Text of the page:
-3
$\begingroup$

Let $C$ be a model category. Recall that a morphisme $f : X \to Y$ is called a homotopy monomorphism if the diagonal $X \to X \times^h_Y X$ induces an isomorphism in the homotopy category. Suppose that one has morphisms $i : X \to Y$, $p : Y \to X$ such that $p i = 1_X$. Is $i$ then a homotopy monomorphism (and dually $p$ a homotopy epimorphism) ?

$\endgroup$
2
  • $\begingroup$ Why the downvote ? $\endgroup$ Mar 24, 2015 at 19:32
  • $\begingroup$ Because you didn't show any effort...(I'm not the one who downvoted, but I'm sure whoever did did so for this reason most likely) $\endgroup$ Mar 24, 2015 at 20:25

1 Answer 1

1
$\begingroup$

This is false even in $\mathbf{sSet}$. For instance, take any non-contractible connected simplicial set $X$ and any morphism $i : \Delta^0 \to X$. There is a unique morphism $p : X \to \Delta^0$ and, of course, $p \circ i = \mathrm{id}$. But $i : \Delta^0 \to X$ cannot be a homotopy monomorphism: this happens if and only if the loop space of $X$ is (weakly) contractible, and since $X$ is connected, that happens if and only if $X$ is (weakly) contractible.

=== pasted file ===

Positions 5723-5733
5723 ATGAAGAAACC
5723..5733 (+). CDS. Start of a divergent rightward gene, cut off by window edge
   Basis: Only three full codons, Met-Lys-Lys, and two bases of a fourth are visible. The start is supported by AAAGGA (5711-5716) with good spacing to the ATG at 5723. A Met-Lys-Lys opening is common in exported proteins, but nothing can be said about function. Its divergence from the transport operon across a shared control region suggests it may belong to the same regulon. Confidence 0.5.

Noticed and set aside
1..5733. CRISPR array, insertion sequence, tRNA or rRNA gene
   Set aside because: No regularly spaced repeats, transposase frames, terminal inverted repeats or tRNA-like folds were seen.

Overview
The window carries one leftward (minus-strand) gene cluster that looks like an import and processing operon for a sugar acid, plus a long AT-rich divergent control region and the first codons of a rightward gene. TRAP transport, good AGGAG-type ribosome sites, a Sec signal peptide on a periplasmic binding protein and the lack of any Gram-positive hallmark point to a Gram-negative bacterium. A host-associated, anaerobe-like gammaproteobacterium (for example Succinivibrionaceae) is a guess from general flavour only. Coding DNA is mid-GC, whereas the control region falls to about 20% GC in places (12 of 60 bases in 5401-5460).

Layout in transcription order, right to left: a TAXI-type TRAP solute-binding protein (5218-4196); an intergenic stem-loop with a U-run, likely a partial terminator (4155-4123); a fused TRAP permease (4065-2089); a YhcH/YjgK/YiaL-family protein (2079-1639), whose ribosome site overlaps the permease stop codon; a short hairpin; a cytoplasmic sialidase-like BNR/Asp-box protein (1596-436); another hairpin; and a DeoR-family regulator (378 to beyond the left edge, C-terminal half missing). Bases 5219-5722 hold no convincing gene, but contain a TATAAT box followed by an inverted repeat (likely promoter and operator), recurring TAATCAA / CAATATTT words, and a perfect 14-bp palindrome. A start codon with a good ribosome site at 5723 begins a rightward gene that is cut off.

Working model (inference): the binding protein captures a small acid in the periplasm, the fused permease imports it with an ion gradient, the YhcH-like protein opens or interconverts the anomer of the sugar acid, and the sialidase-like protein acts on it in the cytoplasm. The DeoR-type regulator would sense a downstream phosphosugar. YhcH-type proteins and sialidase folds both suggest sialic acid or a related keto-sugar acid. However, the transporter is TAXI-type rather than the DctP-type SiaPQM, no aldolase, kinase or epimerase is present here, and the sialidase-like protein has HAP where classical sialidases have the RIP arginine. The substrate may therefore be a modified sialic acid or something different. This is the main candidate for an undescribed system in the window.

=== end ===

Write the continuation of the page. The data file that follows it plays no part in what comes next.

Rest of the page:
$\endgroup$
2
  • $\begingroup$ Thanks ! Might you suggest a correct definition of "homotopy split monomorphism" ? Does such a notion make sense ? $\endgroup$ Mar 24, 2015 at 20:26
  • $\begingroup$ The trouble, really, is in "monomorphism", not "split". Monomorphisms and epimorphisms in $(\infty, 1)$-categories are quite subtle things. $\endgroup$
    – Zhen Lin
    Mar 24, 2015 at 20:47

Not the answer you're looking for? Browse other questions tagged .